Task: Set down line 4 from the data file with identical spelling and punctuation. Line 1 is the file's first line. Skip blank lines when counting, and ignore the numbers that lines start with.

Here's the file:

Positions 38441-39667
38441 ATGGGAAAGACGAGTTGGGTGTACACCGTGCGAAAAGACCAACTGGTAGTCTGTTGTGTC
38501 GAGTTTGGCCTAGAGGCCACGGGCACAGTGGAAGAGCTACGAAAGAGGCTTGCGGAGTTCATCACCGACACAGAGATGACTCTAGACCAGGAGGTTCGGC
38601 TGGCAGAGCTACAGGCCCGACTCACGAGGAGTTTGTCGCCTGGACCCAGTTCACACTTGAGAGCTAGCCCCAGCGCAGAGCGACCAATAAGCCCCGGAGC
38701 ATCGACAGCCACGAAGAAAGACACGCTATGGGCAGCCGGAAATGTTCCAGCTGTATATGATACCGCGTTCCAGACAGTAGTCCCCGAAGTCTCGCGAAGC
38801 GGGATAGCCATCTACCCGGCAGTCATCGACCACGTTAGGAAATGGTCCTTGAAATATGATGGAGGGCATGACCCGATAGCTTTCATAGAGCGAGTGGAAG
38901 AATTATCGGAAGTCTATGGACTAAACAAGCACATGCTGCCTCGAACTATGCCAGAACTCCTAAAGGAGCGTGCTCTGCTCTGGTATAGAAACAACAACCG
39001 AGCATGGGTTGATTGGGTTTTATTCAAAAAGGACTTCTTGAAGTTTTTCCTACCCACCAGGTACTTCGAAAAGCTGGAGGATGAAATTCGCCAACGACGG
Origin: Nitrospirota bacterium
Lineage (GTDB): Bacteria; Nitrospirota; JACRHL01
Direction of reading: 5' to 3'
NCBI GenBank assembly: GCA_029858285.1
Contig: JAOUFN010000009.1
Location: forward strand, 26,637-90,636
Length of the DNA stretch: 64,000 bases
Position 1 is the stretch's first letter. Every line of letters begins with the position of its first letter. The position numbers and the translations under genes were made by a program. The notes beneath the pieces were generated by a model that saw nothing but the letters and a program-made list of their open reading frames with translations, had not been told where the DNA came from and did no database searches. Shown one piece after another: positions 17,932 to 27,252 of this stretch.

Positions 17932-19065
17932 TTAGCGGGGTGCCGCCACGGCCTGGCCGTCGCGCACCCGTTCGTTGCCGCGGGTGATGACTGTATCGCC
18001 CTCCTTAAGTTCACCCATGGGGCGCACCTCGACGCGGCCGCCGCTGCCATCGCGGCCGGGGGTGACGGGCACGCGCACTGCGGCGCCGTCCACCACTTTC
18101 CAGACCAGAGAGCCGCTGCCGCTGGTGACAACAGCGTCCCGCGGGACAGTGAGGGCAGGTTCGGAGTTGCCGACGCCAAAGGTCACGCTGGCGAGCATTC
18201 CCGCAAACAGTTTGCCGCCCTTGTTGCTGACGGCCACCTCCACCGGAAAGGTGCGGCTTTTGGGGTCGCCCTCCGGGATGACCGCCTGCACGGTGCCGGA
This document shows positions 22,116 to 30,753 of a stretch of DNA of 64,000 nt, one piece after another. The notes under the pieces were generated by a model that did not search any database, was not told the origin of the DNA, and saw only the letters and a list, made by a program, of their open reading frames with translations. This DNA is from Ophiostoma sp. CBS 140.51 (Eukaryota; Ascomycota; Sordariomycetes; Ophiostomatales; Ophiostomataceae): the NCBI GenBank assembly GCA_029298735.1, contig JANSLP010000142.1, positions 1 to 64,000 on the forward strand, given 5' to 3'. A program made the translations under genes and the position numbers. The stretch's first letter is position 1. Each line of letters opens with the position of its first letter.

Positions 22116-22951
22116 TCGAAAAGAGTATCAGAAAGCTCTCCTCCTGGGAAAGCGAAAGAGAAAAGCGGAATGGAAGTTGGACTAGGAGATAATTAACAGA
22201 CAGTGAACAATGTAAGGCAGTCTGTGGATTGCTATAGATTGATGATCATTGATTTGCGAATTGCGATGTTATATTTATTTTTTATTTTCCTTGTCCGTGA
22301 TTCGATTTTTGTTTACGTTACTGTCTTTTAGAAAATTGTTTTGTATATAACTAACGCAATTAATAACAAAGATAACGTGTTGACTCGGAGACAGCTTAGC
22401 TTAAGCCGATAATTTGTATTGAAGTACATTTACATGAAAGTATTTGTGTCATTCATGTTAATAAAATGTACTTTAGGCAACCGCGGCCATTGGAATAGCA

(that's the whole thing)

38601 TGGCAGAGCTACAGGCCCGACTCACGAGGAGTTTGTCGCCTGGACCCAGTTCACACTTGAGAGCTAGCCCCAGCGCAGAGCGACCAATAAGCCCCGGAGC